Imagine if a utility’s generation portfolio was comprised of only baseload generation, rather than a mix of baseload, intermediate, and peakers. While on paper this could lead to claims of the cheapest individual generator costs, as a portfolio the lack of flexibility would likely lead to higher realized costs and lower levels of service for utility customers.
Now imagine if a utility’s only technology option for adding carbon-free energy to its generation portfolio was solar. While early solar installations would indeed lower carbon emissions at a reasonable cost, incremental investments would have an ever-declining impact as less-efficient balancing resources were brought online to manage solar’s intermittency.
For the grid to deliver low-cost reliable electricity, neither solution alone is sufficient. The same paradigm holds true for energy storage: you need a team of assets with varying strengths working together. There is no question that lithium-ion batteries have proven how storage can enhance the generation and delivery of energy; indeed, storage is widely seen as the glue that will connect renewable generation to a cleaner energy future. However, since today’s storage applications are defined by lithium’s capabilities they are also constrained by lithium’s limitations. A more diverse mix of storage technologies working together would enable a broader range of applications, leading directly to benefits in costs, resiliency and sustainability.
Several new storage technologies are currently in development and could broaden capabilities well beyond those of lithium-ion batteries.
Investment in new stationary storage technologies is booming. According to the Volta Foundation, over $1.2 billion dollars was raised in 2021 alone by companies focused on developing emerging storage technologies including flow batteries, iron air batteries and compressed air. With utilities targeting broad adoption as soon as 2025, the first demonstration projects are being delivered now. Use cases include delivering longer duration storage and bearing the brunt of ancillary services through massive cycling.
Long-duration applications are particularly in focus, with newly established state and federal programs accelerating product development in this area. For example, the Department of Energy recently announced its $505M “Long-Duration Energy Storage for Everyone, Everywhere” program, and California has approved significant incentives for long-duration non-lithium energy storage projects within its $8 billion 2022 Clean Energy budget.
Vanadium Flow Batteries (VFBs) are the ideal first non-lithium storage technology to include in integrated resource planning and non-wires alternative assessments.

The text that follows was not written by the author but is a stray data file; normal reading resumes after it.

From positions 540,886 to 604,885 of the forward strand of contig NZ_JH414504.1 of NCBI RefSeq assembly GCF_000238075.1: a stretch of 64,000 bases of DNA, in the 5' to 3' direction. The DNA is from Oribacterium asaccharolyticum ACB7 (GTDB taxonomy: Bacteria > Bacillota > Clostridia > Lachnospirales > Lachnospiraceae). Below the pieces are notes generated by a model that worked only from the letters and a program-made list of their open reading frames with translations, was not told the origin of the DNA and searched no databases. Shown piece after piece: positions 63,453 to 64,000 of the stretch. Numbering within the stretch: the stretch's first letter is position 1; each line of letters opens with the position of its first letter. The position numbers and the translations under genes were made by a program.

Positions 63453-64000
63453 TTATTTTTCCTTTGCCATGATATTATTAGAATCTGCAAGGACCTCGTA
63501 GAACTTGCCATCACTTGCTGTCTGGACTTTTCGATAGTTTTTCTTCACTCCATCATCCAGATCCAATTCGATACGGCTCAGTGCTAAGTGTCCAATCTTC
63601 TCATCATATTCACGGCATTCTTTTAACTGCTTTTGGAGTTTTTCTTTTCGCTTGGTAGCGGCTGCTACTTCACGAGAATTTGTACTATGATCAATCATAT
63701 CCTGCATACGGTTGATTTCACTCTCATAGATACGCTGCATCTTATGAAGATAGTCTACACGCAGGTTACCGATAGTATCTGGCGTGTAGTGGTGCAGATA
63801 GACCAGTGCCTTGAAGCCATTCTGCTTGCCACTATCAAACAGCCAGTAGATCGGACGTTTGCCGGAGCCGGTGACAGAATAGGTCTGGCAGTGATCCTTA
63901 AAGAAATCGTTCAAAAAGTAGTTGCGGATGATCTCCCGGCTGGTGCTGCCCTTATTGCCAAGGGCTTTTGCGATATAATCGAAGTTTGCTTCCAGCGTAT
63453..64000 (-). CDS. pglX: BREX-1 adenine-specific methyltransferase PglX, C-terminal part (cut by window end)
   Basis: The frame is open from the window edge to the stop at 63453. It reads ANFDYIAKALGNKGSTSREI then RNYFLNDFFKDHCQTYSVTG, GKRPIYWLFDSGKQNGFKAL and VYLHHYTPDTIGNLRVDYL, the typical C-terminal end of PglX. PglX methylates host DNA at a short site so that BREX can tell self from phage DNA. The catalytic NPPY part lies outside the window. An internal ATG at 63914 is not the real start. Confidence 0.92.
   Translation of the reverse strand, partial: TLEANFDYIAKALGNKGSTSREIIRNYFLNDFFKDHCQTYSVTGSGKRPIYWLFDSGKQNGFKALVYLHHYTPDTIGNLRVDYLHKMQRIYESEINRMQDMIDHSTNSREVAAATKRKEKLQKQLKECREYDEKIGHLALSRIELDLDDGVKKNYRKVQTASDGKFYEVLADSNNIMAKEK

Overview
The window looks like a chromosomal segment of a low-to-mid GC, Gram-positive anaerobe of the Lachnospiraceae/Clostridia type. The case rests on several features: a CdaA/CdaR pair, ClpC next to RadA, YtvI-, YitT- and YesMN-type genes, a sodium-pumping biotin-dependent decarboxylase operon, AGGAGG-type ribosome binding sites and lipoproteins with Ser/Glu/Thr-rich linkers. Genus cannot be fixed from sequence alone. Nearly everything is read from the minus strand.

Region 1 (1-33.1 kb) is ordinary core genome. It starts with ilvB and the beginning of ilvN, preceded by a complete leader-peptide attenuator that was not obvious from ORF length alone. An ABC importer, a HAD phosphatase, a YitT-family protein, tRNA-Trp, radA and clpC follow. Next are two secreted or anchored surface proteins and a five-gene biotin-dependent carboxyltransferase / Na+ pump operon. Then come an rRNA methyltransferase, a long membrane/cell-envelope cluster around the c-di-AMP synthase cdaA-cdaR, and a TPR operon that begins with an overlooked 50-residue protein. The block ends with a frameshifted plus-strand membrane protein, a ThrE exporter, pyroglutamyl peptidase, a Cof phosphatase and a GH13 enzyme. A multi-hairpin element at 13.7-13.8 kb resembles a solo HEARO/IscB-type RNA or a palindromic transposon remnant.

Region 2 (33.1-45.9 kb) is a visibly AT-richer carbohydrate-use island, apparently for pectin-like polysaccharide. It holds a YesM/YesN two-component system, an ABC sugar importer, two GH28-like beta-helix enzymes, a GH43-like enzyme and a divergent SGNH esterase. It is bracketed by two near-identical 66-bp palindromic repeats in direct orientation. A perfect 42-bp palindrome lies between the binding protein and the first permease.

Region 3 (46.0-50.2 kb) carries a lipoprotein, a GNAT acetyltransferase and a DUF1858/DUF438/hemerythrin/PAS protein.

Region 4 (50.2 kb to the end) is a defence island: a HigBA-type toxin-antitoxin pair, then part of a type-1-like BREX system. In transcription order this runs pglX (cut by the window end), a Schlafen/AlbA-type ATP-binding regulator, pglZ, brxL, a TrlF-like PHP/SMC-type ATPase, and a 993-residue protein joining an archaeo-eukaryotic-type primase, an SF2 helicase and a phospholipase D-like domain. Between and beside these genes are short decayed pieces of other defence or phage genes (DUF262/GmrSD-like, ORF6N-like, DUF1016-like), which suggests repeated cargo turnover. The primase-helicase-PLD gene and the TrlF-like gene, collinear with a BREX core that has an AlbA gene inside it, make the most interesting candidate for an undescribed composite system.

VFB technology opens the door to new storage applications by scaling to longer durations at smaller incremental costs and by operating over extremely long operating lives of 30 years or longer. In addition, VFBs’ unlimited cycling capabilities and flexibility to operate across a range of power and duration settings allows them to stack revenue sources on one project and vary dispatch strategies as market signals change. Finally, their lack of fire risk offers greater siting flexibility and can accelerate permitting.
Because of their ability to cycle heavily and last for decades, VFBs already enjoy a Levelized Cost of Storage (LCOS) lower than lithium batteries in many applications. Surveys of various companies’ product roadmaps suggest that LCOS for VFBs is expected to further decline as much as 70% over the next few years, as the technology and manufacturing matures. So including them in integrated resource planning and non-wires alternative assessments isn’t simply a theoretical exercise. Rather, it can very well deliver real value to utility customers within current resource planning horizons.
To ferret out new storage applications start with the customer in mind—not the technology.
Focusing on the highest value applications for a particular market can clarify and improve analysis of where storage fits best. Across most markets, long-duration energy storage (typically eight to twelve hours of storage), and shorter-duration heavy cycling to ensure power quality show up again and again as two high potential battery applications. In markets facing a significant duck curve due to heavy solar and wind penetration, fully cycling the battery twice a day – during both the morning and evening ramp – offers a compelling benefit.
As the significant rise in renewable energy resources across markets continues and likely accelerates, storage will help ensure that those resources contribute positively to a cleaner, more resilient energy future. To fully maximize this potential, a diverse set of underlying technologies will be required. In serving different applications, VFBs are not going to fully replace lithium-ion. Rather, the two technologies will carve out complimentary application spaces that create more value together as a team.
For utility leaders, resource planners, and policymakers, the benefits of considering emerging storage applications sooner than later could make a major difference in balancing utilities’ emerging sustainability objectives while continuing to deliver low-cost, reliable power.